The innate ability of the student is the indicator for good career outcomes not the rank of college they attend; their aptness for success creates paths for greater job opportunities inevitably resulting in elite collegiate acceptance and attendance for those that are economically capable. 

By ignoring the bias of student quality altogether, private colleges seem to provide greater economic returns than public schools, but when analyzing individual facets of college quality one can see that the benefits of private education do not lay within the education that the institution provides but rather within the community that they hold. Long’s study uses increments to analyze how much added monetary benefit it provides: for example, one standard deviation of quality provides an extra amount of earning. He studied the primary source of a student’s education: the teachers. By evaluating the faculty quality based on professor salary he found that, for earnings, the results were “mixed” and “the effects on degree attainment [were] all insignificant”. While, pay doesn’t necessarily determine the effectiveness of a teacher private institutions pay their professors more and this shows that higher paid professors don’t translate into better economic returns.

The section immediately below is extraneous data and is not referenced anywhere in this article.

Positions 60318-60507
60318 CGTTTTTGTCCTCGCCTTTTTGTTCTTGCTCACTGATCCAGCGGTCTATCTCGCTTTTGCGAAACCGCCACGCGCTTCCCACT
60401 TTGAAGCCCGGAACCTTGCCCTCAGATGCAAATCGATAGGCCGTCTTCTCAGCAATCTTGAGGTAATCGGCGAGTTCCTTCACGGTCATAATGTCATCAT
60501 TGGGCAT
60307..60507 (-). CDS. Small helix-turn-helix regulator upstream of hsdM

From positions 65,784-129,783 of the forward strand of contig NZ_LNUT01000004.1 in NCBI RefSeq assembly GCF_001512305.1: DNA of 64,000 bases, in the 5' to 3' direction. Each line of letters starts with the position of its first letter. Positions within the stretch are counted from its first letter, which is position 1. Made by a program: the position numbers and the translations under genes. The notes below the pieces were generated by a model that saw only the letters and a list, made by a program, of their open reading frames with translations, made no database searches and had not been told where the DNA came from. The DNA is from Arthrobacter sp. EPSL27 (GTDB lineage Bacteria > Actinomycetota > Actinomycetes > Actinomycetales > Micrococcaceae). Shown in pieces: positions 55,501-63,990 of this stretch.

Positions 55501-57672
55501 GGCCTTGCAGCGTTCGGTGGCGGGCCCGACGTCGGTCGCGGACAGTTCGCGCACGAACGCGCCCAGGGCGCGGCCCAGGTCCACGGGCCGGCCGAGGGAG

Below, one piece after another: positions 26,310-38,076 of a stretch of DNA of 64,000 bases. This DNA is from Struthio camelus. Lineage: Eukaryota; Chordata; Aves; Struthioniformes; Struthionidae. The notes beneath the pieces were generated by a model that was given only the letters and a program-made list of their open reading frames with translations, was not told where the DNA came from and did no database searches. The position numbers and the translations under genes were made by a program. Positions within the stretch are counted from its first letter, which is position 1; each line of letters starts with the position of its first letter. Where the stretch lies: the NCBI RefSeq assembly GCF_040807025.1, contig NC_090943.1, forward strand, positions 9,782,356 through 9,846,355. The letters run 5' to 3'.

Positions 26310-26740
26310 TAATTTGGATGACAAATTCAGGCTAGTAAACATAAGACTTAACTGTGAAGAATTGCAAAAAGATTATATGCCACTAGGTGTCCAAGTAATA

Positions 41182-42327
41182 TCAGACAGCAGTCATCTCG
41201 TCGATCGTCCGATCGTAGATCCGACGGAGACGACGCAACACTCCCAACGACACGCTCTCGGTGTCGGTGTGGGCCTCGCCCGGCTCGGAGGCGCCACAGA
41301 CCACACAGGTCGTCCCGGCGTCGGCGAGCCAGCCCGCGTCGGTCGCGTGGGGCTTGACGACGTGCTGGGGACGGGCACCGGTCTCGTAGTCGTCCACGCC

On the other hand, lower class sizes or a high professor-student ratio has a clear positive effect, both [increas[ing] the likelihood of earning a bachelor’s degree by 13[%]” and having the potential to “increase… annual earnings by $2790.” In a selective private institution their faculty to student ratio is very often low, thus the student professor interaction is high, in comparison to the public mass-lecture style of the typical public college. Even so, this effect can be mimicked with smaller colleges which naturally have a larger faculty to student ratio, or in specialized programs such as honor colleges which many universities provide, that make private colleges unnecessary.

Finally the most prominent facet of college quality is the quality of students, that is, the peers that a potential student would interact with. It turns out to be the biggest influence of greater earnings as classmates of better quality “would raise… annual earnings by $3727.” The selectivity that private colleges provide surrounds prospective students with ideal conditions to not only learn off of each other, but also to form connections that last into their ventures in the job market, leading to more job opportunities and greater monetary gain. The community is a key aspect to the college lifestyle; however, the elite student population is simply an added bonus to the college, it doesn’t pertain to the education that the college itself provides. Private colleges as a whole do not provide better education they simply congregate better opportunities for eventual success in the future.